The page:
Day: December 22, 2012

Saturday Book Review: Life on the Mississippi by Mark Twain


Mark Twain

This is a disjointed, outrageous, hilarious, fascinating, meandering tour through a strange, lush, vanished America. It is also a series of autobiographical meditations by a singular genius, whose voice you will find yourself imitating in your speech and writing as you immerse yourself in this lovable book. It is an example of writing meant foremost to entertain and educate, which also attains the level of high art. Twain never neglected his audience.

The most engrossing sections describe the author’s education as a steamboat pilot. Vivid details and anecdotes link up to tell the story of a young man gaining confidence in the world, and also give you a peek into the prodigious feats and odd habits of the fraternity of steamboat pilots.  The rest of the book is an account of Twain’s trip down the Mississippi decades later as a rich old man.  The transformation of America during his lifetime is remarkable, and drew comparisons in my mind to what I am reading about life in China today.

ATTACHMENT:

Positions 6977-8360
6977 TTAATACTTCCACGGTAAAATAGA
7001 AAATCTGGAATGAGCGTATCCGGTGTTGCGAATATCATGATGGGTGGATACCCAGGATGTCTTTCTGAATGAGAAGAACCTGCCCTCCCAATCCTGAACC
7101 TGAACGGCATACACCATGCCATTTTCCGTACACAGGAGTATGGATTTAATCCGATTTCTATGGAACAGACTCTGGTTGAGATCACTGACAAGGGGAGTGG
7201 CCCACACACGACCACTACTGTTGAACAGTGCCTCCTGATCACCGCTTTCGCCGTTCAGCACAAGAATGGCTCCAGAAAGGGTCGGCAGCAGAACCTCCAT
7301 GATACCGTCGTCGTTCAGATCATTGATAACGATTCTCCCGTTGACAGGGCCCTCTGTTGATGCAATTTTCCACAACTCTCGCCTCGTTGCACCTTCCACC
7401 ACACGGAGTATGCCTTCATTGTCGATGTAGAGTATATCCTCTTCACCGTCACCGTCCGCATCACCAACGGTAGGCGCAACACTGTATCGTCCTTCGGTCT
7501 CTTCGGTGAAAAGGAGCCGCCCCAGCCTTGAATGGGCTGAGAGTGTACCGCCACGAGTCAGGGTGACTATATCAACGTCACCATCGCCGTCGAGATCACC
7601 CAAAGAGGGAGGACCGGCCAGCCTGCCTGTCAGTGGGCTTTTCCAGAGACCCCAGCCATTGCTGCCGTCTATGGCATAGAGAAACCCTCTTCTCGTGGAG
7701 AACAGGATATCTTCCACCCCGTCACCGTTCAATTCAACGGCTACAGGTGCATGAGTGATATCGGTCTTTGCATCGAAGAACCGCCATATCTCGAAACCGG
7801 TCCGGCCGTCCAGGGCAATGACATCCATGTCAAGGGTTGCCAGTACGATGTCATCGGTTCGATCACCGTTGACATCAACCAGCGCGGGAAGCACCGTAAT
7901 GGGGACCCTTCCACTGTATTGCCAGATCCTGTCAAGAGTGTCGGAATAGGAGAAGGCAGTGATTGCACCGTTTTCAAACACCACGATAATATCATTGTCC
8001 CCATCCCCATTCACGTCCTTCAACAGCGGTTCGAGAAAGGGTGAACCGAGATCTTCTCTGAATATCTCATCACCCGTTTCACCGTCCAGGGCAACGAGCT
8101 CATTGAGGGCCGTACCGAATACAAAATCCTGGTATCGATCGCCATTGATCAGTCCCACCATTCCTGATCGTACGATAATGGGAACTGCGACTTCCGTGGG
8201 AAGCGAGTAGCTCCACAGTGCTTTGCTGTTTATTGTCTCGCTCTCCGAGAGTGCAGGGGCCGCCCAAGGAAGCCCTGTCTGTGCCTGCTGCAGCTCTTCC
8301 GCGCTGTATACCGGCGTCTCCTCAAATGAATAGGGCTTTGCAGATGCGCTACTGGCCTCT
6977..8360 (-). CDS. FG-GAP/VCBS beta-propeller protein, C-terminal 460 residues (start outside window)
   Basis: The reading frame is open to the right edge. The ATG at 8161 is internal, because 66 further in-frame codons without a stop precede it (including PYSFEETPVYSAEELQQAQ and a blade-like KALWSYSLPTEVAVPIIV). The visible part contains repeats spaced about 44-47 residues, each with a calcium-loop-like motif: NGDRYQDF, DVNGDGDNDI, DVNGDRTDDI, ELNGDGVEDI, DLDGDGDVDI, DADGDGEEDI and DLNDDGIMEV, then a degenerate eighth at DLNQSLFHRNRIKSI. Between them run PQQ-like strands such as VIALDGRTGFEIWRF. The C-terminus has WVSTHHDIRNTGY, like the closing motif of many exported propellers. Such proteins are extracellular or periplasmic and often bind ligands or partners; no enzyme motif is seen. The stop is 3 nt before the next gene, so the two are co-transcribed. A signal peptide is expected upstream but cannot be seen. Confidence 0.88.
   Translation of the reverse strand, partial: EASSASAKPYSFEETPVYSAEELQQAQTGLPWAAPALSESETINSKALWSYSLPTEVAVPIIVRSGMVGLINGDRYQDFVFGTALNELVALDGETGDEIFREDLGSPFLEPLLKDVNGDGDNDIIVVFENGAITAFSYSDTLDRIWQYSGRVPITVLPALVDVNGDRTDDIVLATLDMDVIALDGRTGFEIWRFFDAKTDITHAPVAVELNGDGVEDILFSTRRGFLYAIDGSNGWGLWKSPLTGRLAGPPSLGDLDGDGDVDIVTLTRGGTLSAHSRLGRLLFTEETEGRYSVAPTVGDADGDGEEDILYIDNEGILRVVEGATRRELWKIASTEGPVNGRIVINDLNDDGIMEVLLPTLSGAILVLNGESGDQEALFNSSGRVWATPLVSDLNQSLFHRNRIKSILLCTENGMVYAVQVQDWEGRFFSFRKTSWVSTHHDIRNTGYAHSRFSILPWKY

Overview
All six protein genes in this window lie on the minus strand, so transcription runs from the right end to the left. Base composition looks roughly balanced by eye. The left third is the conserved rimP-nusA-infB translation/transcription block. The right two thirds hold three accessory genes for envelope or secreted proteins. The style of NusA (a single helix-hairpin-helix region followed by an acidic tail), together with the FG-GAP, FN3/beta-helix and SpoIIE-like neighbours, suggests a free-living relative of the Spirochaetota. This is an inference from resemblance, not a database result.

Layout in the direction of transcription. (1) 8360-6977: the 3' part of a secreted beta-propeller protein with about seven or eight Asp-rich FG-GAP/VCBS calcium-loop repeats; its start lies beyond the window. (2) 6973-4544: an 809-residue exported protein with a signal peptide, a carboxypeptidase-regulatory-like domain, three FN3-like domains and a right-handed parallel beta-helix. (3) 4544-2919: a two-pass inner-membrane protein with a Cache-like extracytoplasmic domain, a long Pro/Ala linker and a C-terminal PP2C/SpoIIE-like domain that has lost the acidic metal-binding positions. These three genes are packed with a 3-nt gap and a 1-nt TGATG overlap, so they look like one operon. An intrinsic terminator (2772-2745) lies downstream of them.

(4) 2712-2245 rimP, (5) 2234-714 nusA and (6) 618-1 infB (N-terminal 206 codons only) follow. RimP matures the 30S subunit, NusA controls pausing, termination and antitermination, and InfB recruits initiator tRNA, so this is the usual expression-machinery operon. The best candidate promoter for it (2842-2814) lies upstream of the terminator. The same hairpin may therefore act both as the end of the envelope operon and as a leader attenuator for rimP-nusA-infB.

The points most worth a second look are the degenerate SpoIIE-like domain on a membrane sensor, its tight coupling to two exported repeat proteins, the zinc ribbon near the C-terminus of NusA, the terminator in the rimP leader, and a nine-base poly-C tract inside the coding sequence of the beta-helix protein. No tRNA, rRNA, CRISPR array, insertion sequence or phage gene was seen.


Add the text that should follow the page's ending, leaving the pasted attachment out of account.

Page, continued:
Life on the Mississippi is a wonder and one of the great American books.

Lessons from the guy who made it to the South Pole before anybody else

Amundsen in his work clothes.

Amundsen in his work clothes.

Today is one day after the one week anniversary of the 101st anniversary of Roald Amundsen’s arrival at the South Pole.  I meant to get this up last week, but I am bad at remembering anniversaries (just ask my partner).  This is a column I wrote for a now defunct part of the American Management Association’s Web site.  It seemed appropriate for this cold, snowy day in New York.


[Published December 14, 2011]

Today marks the 100th anniversary of one of the great feats in the history of management: Roald Amundsen’s arrival at the South Pole, the first such successful expedition in human history.

It might seem odd to mention exploration and management in the same breath, but we would not remember the names of all the great explorers, from Leaf Erickson to Neil Armstrong, if they had run out of supplies or lost command of their teams somewhere along the way.

Amundsen had no technological or financial advantage over his rivals.  (more…)